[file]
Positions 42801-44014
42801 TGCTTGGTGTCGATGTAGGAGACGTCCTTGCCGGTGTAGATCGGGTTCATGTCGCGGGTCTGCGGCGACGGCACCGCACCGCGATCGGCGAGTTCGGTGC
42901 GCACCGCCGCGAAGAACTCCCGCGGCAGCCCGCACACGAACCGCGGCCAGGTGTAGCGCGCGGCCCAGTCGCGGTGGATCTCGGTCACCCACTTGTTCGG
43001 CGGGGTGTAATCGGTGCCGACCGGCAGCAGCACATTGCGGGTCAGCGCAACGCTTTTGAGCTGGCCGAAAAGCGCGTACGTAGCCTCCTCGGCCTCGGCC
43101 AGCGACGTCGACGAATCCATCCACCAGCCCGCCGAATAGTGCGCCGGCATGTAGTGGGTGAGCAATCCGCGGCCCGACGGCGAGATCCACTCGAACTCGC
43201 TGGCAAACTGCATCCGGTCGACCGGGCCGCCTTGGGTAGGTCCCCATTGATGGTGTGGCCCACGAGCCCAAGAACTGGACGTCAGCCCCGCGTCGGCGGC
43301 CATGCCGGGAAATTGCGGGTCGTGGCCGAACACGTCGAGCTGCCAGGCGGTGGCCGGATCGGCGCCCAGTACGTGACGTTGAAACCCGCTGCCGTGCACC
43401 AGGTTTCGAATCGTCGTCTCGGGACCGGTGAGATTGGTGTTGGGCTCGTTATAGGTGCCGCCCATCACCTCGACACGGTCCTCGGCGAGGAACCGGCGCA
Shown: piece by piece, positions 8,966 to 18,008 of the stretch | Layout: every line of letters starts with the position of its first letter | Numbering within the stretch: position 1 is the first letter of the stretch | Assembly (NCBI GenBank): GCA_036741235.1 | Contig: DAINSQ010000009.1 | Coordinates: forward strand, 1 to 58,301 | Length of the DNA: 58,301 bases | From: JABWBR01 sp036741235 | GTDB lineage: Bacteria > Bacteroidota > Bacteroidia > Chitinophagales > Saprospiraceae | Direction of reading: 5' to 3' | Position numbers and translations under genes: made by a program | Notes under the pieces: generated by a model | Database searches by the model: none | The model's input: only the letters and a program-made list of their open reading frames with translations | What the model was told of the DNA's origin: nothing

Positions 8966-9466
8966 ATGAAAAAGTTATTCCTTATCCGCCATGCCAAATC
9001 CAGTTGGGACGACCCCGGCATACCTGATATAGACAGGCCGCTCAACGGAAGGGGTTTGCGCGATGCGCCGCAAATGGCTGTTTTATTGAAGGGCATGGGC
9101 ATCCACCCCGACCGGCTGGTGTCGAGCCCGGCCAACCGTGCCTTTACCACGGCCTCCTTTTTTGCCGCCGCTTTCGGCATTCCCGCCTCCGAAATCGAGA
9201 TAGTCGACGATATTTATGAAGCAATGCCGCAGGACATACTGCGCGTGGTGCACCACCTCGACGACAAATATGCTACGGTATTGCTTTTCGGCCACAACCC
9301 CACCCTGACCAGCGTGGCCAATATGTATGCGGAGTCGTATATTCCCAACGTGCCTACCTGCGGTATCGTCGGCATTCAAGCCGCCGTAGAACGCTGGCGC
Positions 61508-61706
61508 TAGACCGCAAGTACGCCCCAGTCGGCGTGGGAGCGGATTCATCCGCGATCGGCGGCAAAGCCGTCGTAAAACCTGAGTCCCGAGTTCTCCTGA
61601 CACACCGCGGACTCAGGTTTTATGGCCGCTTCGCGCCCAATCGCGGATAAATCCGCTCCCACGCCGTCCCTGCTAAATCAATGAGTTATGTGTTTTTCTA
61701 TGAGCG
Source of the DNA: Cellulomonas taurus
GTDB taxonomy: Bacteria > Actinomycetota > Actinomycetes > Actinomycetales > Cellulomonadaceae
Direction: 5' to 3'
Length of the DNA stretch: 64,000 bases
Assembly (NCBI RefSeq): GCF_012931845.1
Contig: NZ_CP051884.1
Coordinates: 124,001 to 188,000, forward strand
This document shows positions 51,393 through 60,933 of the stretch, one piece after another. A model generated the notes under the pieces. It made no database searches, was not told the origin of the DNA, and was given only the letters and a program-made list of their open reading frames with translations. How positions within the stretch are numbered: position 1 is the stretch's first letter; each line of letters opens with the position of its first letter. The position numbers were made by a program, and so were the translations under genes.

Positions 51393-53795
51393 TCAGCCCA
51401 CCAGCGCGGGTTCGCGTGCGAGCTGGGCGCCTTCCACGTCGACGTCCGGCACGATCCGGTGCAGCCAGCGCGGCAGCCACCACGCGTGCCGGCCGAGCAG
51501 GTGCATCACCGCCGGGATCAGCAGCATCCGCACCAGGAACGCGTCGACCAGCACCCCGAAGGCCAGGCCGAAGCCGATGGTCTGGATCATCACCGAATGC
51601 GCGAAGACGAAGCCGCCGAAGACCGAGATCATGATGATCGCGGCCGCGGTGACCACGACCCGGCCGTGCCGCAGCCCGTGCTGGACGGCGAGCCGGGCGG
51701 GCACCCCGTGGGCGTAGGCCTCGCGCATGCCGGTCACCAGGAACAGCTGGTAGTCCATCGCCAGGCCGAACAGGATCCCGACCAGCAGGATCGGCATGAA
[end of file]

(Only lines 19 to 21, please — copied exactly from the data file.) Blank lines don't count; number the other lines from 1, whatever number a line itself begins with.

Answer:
61701 TGAGCG
Source of the DNA: Cellulomonas taurus
GTDB taxonomy: Bacteria > Actinomycetota > Actinomycetes > Actinomycetales > Cellulomonadaceae